Included in this issue of our Governance & Compliance Update: FRC publishes Annual Review of the UK Corporate Governance Code; FCA issues first fine for notification failures by PDMR and more
FRC publishes Annual Review of the UK Corporate Governance Code
The Financial Reporting Council (FRC) has published its Annual Review of the UK Corporate Governance Code in which it sets out its expectations for governance reporting in 2020 (Review). The Review covered reporting against the 2016 UK Corporate Governance Code (2016 Code) while also assessing FTSE 100 "early adopters" of the 2018 iteration of the Code, of formal application to reporting periods beginning on or after 1 January 2019 (2018 Code). The FRC published its Annual Review of Corporate Reporting, in which it focused on the areas of reporting over which it has formal jurisdiction – the Strategic Report, Directors' Report and Financial Statements – in October 2019.
In summary, the FRC believes that companies need to improve their governance practices and reporting if they are to demonstrate their positive impact on the economy and wider society, and thereby start to rebuild the public's trust in business.
While changes to the 2018 Code have raised the bar considerably and have already led to some high-quality reporting, greater focus is needed on longer term sustainability including stakeholder engagement, diversity and the importance of corporate culture. These changes are expected to take time to bed in.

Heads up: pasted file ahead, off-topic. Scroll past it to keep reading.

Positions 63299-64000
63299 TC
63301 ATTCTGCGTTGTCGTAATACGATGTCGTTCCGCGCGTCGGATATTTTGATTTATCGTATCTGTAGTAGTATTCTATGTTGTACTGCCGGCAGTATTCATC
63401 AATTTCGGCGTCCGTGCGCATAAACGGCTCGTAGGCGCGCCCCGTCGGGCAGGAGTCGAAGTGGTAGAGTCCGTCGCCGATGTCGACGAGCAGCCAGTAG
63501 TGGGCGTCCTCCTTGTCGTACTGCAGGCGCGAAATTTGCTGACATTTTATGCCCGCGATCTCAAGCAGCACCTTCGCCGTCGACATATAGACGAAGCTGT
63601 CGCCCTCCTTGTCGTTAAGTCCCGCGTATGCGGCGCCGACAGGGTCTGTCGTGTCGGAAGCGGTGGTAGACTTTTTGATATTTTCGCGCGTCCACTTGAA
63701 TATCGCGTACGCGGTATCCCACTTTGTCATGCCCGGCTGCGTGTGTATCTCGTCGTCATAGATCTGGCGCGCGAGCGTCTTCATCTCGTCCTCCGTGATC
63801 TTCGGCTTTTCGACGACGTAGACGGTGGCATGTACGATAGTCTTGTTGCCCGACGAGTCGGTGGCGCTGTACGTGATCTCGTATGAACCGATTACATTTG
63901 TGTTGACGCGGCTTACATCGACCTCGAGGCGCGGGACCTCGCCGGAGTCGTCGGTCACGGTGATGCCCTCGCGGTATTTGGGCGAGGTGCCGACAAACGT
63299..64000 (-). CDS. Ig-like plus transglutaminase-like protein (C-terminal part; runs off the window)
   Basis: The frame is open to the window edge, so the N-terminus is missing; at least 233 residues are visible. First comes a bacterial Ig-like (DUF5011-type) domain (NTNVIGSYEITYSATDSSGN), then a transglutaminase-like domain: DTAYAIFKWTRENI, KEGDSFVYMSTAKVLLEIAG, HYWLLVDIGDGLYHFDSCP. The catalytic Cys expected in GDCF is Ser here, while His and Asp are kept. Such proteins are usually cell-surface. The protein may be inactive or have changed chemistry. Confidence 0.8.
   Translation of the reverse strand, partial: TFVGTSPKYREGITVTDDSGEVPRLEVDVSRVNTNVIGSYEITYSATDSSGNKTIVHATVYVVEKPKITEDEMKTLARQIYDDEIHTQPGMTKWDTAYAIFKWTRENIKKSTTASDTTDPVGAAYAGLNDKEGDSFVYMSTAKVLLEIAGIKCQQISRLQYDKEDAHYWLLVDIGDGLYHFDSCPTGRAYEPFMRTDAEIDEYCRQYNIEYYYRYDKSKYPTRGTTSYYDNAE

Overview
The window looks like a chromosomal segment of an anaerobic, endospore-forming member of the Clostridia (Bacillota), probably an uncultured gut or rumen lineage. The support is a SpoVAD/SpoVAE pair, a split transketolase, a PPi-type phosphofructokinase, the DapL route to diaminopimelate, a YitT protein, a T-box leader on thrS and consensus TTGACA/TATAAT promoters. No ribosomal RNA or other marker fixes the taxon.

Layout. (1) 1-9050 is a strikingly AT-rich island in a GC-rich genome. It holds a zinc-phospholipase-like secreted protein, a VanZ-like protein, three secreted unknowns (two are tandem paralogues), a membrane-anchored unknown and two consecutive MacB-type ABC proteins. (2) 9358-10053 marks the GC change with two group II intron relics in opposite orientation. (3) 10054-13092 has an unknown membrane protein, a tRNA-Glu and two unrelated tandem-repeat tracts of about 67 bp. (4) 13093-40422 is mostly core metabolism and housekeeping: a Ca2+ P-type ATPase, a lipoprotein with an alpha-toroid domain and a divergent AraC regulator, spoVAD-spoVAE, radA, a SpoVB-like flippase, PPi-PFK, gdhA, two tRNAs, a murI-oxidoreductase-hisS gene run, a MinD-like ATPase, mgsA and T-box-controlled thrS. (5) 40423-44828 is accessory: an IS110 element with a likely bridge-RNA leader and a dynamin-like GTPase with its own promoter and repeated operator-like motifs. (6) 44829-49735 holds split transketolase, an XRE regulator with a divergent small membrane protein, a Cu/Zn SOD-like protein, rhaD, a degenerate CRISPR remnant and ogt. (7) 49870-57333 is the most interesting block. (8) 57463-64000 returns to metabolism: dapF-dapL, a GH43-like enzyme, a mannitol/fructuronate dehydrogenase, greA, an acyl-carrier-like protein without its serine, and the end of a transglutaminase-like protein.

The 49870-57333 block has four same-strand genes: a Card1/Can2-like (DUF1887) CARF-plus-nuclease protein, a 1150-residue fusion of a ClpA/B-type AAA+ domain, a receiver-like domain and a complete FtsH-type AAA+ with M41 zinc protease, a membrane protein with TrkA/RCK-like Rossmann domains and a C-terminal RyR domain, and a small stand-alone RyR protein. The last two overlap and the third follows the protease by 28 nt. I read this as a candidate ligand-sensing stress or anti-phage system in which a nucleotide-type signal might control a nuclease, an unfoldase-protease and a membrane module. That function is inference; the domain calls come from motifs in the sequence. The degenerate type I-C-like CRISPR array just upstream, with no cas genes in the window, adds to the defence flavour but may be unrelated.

The FRC’s analysis found:
- Some good examples of reporting by companies who are increasingly using incentives relating to non-financial matters and are grounded in long-term strategy.
- Many companies are grappling with defining purpose and what an effective culture means with too many substituting slogans or marketing lines for a clear purpose.
- There is insufficient consideration of the importance of culture and strategy, or the views of stakeholders. Following the FRC’s 2016 report on culture, companies should be commenting on culture and now explain how they are monitoring and assessing it.
- Limited reporting on diversity. Those companies that did report well had clear plans to meet diversity targets – beyond just gender – and understood the long-term value of diversity.